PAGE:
By teaming up with ARB, Ford offers a range of kit and accessories that are unrivaled among its competition. The company offers the front Air Locker, bullbars, suspension kits, air compressors and canopies at the time of vehicle purchase.
As a result, leading accessory manufacturers will also design durable and practical accessories for the Ranger. Future models of cars will be equipped with built-in parts that can handle the needs of all vehicle types and their makers.
The Ranger Sport rides on 18-inch alloys and can get tougher tires to use in the bush. There’s no reason you couldn’t either fit 17-inch Wiggins wheels from the XLT or aftermarket with the 17-inch option.
Toyota HiLux SR5 – Premium
While it’s hard to trace the Ranger’s lineage, the body of evidence is a lot less complex. Toyota’s first mid-size ute debuted in 1966 and has been improved on for over fifty years.
The vehicle has grown in to one of the most recognisable brands worldwide, who have noted this trend through their collaborations with Mazda and other changes in design over time.
The eighth-gen Hilux as been introduced in 2015 and it was first updated in 2020. One of the most important updates was to the 1GD-FTV engine.
Powertrain and performance
Hilux has improved their engine’s power, outputting 500Nm with their 2.8-litre diesel engine, so they are now as powerful as a 2.0-litre diesel in the PX2 Ranger.
The engine has undergone performance upgrades, overcoming the issues that were previously experienced.
Presently, these low point engine specs were not best suited with a new 6-speed automatic transmission that is more adept at finding the sweet spot in the engine.
The engine is punchy and it delivers plenty of grunt. It’s powerful enough to place the power train at the pointy end with four-cylinder utes in terms of performance, where the many gears are better adapted to the vehicles maneuverability and speed.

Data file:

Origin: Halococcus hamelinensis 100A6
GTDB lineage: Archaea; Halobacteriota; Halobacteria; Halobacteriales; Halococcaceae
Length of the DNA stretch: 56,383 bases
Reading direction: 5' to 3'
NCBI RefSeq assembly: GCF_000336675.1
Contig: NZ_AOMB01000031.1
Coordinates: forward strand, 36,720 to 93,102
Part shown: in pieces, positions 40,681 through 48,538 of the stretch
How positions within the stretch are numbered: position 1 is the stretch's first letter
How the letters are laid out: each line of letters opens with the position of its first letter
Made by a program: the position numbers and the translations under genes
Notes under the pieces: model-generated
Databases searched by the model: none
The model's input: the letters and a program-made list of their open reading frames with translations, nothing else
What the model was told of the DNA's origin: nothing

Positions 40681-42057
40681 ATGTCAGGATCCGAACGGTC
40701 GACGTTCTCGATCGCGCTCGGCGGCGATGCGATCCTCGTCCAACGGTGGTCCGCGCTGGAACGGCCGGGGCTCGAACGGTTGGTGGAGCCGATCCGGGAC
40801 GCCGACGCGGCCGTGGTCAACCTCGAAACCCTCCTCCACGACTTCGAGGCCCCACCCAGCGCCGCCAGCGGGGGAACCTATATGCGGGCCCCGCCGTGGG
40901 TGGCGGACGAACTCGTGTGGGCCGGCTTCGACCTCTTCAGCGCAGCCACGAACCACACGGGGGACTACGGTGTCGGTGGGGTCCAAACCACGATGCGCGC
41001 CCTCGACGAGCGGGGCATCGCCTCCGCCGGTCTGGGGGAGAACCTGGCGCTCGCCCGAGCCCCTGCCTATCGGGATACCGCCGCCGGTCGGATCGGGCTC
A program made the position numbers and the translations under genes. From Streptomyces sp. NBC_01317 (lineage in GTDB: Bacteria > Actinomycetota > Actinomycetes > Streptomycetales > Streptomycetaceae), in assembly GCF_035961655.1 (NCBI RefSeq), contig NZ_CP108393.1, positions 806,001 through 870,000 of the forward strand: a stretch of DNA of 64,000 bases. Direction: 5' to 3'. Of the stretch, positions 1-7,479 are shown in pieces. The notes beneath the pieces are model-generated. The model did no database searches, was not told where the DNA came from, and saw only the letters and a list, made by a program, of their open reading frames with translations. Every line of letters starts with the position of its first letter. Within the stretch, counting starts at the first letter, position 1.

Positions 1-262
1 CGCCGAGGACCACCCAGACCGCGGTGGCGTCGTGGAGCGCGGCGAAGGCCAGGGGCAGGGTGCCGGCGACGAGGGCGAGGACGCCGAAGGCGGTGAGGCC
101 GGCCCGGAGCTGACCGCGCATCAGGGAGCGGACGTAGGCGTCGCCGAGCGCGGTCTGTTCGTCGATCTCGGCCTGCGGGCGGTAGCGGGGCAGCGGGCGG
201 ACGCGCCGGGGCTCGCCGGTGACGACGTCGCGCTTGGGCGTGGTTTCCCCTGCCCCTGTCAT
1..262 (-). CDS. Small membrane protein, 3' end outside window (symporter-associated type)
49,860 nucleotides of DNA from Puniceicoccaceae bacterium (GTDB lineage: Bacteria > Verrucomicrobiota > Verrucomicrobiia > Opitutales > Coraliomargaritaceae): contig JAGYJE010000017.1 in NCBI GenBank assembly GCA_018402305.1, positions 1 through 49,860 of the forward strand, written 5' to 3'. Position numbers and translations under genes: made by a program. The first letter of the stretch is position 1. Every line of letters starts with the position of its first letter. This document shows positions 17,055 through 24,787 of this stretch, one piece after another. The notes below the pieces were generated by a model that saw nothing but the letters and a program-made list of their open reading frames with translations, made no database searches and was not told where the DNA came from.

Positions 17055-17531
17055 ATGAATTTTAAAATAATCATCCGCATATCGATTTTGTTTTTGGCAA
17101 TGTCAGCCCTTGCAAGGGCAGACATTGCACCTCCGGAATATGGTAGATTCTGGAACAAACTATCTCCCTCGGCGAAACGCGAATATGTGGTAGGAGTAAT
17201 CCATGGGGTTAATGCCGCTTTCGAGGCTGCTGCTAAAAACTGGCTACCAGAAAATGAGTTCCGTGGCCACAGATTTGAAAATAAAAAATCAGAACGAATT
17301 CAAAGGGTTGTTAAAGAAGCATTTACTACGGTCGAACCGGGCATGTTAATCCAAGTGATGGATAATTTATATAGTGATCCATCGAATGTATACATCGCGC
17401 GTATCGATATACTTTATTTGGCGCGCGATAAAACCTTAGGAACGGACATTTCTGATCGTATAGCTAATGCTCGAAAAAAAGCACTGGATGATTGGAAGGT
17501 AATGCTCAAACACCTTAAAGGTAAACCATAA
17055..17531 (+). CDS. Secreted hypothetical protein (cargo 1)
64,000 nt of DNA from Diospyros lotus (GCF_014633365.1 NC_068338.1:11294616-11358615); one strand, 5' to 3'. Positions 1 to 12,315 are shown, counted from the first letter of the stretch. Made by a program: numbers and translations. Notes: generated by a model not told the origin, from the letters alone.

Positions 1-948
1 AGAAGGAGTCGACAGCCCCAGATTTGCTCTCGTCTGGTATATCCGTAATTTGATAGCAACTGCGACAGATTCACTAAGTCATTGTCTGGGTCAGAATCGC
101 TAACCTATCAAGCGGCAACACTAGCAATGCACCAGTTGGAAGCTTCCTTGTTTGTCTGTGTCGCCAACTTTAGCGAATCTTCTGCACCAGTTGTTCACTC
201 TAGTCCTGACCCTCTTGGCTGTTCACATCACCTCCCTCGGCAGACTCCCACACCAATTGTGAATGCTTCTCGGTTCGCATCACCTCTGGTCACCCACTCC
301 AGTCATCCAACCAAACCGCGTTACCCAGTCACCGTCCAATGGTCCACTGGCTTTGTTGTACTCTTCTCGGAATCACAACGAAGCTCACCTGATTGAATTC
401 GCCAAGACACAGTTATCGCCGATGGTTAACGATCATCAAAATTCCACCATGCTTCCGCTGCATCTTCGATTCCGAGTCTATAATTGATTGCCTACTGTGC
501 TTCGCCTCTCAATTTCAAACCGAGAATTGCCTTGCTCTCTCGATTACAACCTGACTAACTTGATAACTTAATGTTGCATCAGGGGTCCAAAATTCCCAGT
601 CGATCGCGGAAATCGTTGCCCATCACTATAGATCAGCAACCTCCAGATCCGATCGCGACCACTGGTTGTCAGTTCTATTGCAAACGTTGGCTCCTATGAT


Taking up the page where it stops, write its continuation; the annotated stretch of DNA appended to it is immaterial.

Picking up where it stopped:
When it comes to speed, the four-cylinder engine’s pure horsepower doesn’t match up to a six-cylinder engine. At low speeds, you can notice it quite clearly, and the clunky transmission transfers the vibrations through the cabin.
Hilux’s and other 4-pot powered trucks feel like the light trucks that they are. V6 powered engines in vehicles like the Ranger and Amarok feel more car-like when compared to Hilux, which sounds more similar to a truck.
On-road ride and handling
While the physics aren’t exactly the same in that the Hilux is unladen, Toyota engineers have redesigned it so that it feels similar.
The suspension is firm, providing a firmer and more responsive ride, but still soft enough to be comfortable.
The Hilux doesn’t seem as stable while parked on the road compared to other cars, as if it has a higher center of mass. This is likely because the wider wheel track of the Ranger makes it more stable when in motion.
This year, Toyota will be release a wide-track Hilux model that has 316mm of extra width. Because the standard Hilux has only 277.5mm total width, this should significantly change how the truck feels and drives on road.
Nowadays cars in this segment have evolved and it’s time for the Hilux to change too. As for now, there is nothing wrong with how their ride and drive.
Like any Toyota 4×4, the Hilux has started out with impressive performance in gravel road and off-road conditions. Toyota has also given it exceptional articulation and ETC calibration.
These features make getting past even the roughest terrain a breeze.
In this case, the Hilux was able to climb the steep, rutted slope without having to turn on any extra drive modes or buttons. Thanks to its superior traction, the Hilux didn’t kick up a bit of dust during the ascent.
The tables turn when the terrain is rough and you need a diff lock. With the Lux’s diff lock engaged, the ETC across the front axle will be killed, leaving only a three-wheel drive instead of four wheel drive.
And whereas a rear end with an electric differential may not have problems off-roading, the Toyota Hilux will often overcome tougher obstacles by relying on its excellent electric torque converter and not engaging the rear differential.
Cabin and accommodation
The cabin’s eight-inch screen has been updated and made easier to use. However, many people don’t like the screen’s placement on the dashboard vs being more integrated into the design. Personally, I don’t mind it.